Solve their problem.  I’m not saying this is the only content you will ever make, but you should start with search based content. Once you have subscribers, you can talk about whatever you want, because they’re there. They know you. But how do you actually get someone to know and trust you, if they don’t even know you yet? How do you actually get discovered? 

The mistake here is making content that nobody wants to watch and that nobody is searching for.

A lot of people say, why am I not getting subscribers? Why am I not getting views? 

Are you crafting content that you’ve researched and that people are interested in? Are you crafting content that people are interested in watching? You can discover the kind of content that people like and what people are searching for, and then think about it. When you make that content, people watch it, and then they subscribe. 

This is why you have to answer the who and what and how it will benefit them.  You’ve got to get a clear vision and make content that people want to watch and that people are searching for. 

Mistake #5: Not Committing 

It’s pretty simple. Commit. What’s the mistake? Dabbling. 

What do I mean? Really, this probably should have been Mistake #1, because I actually think the main reason a lot of people don’t reach 1,000 subscribers is because they’ve never actually made a real commitment to get there.

Commitment is the foundation of all accomplishments. Commitment is the little choices we make every day that lead to the final results we’re looking for.

I think about my wife, Sonia and I have been married for 15 years. That’s a commitment. There were plenty of times when I could have broken that commitment and thought, you know what, it’s hard, so I give up. It’s not that it hasn’t been hard. In fact, the first two years of our marriage were hell. That’s why we committed when we gave our vows. But then we went to counseling and we worked through our issues, and we were at each other’s throats, but we learned how to communicate.

I had to say, I’m sorry and we had to ask for forgiveness. It wasn’t easy, but it was worth it. Now we got little Sean Bradley Jr.  We’ve got 15 years under our belt, ups and downs, but that’s commitment.

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YouTube growth, it’s hard. I’m not saying it’s gonna be easy. If you’re following anyone that says it is, they’re lying to you. It’s not easy, but it is worth it.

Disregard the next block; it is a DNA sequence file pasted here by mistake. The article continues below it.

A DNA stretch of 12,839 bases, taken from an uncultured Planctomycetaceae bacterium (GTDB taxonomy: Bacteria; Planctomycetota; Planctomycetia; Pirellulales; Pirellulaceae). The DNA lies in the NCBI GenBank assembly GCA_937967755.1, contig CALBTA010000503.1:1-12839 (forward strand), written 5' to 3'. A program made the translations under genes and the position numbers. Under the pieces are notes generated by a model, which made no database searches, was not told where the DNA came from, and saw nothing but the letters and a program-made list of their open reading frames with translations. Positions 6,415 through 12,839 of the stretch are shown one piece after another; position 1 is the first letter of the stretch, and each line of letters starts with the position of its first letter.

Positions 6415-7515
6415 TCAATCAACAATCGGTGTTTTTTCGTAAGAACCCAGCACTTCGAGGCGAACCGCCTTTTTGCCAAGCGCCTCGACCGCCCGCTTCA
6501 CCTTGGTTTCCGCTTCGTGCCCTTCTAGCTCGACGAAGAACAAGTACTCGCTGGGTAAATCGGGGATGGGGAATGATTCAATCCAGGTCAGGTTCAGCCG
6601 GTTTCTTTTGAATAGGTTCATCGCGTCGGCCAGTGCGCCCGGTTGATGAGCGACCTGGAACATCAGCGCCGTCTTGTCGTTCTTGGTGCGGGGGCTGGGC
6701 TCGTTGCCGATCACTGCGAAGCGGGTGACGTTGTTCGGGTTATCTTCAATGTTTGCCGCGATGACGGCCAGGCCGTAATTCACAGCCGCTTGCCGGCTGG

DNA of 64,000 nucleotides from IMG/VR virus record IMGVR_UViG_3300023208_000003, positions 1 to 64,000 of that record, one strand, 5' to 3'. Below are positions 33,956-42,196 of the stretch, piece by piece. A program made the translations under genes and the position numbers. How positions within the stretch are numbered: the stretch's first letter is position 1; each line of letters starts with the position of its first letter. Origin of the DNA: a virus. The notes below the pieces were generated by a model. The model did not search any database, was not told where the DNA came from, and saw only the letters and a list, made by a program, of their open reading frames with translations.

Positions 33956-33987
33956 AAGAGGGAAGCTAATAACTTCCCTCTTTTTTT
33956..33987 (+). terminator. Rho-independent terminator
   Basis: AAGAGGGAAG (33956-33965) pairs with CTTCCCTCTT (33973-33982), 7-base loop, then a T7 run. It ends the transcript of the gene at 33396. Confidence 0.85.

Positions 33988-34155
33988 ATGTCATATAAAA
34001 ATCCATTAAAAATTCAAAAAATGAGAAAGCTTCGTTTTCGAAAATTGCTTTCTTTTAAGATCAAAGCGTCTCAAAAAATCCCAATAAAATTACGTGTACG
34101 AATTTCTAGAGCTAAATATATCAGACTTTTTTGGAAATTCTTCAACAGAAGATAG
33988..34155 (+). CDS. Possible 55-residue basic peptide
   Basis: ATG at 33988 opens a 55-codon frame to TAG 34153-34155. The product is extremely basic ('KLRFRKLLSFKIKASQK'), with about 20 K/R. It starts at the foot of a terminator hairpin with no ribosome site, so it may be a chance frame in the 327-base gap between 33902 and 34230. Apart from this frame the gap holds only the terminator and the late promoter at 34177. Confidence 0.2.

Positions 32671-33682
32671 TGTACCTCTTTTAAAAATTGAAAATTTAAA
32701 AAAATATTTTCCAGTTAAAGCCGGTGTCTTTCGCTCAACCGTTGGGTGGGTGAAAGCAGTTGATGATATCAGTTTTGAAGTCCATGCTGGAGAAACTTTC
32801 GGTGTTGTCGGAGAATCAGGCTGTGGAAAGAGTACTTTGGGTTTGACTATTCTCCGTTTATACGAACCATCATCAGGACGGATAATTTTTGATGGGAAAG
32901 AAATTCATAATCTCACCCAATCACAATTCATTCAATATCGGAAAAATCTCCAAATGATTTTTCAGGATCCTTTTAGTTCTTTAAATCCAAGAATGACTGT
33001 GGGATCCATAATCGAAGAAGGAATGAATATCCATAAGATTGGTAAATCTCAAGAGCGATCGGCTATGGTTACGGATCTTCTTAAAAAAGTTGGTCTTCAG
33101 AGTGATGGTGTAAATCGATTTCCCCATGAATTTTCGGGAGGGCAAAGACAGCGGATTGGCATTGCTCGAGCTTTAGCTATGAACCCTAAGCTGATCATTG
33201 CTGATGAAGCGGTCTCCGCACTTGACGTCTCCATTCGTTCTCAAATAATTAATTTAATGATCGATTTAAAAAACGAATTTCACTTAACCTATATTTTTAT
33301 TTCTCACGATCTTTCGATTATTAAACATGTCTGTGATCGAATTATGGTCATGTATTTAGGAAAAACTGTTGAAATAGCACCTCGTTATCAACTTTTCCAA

You have got to commit. There’s something about commitment. Commitment is showing up and making the hard decisions consistently. You don’t get bulging biceps by doing push ups once. You don’t watch the fitness DVD one time and all of a sudden you realize that you’re chiseled like Brad Pitt in Fight Club.

You do it by daily repetitious discipline, and you keep showing up and you keep sweating, and you keep doing the work. Wishing is not committing. It’s about making this a priority. 

I believe that you commit, that you stop dabbling. The mistake is a mental attitude. There’s something about turning pro and here’s some of the reasons why I think we’re afraid to go all in.

  • If you’re just dabbling and you fail because you’re afraid of failure, no big deal. You were just dabbling.
  • You’re afraid of being small at the start and the judgment you’ll receive if you actually tell someone that you’re committed and fail you’ll look bad.

If you don’t quit, you win. The difference between successful creators and those that are not successful is their relationship with failure.

Sometimes you win, sometimes you learn, and failure is a stepping stone to success. You have to fail. If you’re afraid of failure, good news! You don’t need to be because you’re going to fail a lot. The more you fail, the sooner you’ll get to 1,000 subscribers.

That’s why you’re posting 35 videos without much strategy because I’m trying to get you to just post videos. They’ll be bad but they’ll be educational for you. Should you could call a video a failure, or should you call that video a stepping stone to success? 

The real failure is quitting. That’s the only time failure is sealed. When you keep going, keep learning, keep adapting, keep pivoting, keep leveling up, you’ll be moving from a dabbling mindset and you’ll start succeeding.

Move into a dominating mindset.. go pro in this thing.

Sean Cannell